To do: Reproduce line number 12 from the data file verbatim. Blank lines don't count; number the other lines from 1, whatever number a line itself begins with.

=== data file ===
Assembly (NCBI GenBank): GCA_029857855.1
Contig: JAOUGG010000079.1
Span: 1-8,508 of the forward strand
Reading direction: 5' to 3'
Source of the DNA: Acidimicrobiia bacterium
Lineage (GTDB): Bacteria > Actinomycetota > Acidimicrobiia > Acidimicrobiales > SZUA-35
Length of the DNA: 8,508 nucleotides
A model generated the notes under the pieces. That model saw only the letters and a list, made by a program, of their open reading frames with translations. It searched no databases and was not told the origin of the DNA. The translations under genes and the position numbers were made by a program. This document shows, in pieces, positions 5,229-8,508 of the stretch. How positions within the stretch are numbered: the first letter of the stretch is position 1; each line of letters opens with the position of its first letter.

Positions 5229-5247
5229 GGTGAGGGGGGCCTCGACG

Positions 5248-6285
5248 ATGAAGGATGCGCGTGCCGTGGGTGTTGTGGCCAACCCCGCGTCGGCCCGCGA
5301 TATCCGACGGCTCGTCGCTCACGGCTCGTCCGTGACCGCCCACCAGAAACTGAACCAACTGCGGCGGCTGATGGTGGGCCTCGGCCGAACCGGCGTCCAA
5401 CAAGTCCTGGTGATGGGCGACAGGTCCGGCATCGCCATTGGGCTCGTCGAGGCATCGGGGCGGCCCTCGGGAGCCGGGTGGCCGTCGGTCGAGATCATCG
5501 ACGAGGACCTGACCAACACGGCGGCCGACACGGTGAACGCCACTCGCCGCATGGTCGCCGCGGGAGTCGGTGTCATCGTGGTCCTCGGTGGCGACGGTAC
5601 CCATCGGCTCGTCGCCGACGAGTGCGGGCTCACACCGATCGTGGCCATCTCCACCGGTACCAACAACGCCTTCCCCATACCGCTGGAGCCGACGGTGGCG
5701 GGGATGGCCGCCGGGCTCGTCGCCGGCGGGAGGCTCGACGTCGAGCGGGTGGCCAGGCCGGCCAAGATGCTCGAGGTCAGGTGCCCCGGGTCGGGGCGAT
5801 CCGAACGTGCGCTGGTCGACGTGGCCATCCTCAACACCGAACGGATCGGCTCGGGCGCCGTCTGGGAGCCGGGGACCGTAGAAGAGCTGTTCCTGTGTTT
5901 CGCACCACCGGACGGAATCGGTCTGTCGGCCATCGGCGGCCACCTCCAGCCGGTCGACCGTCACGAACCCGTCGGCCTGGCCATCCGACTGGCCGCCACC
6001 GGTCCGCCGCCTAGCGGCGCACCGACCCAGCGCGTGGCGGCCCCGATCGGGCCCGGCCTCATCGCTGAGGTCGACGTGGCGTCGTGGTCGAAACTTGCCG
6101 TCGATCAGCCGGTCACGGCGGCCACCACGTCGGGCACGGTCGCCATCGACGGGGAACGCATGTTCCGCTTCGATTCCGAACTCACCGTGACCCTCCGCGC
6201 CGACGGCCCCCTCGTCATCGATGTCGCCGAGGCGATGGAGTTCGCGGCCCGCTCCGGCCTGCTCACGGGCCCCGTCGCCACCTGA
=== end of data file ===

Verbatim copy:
5248 ATGAAGGATGCGCGTGCCGTGGGTGTTGTGGCCAACCCCGCGTCGGCCCGCGA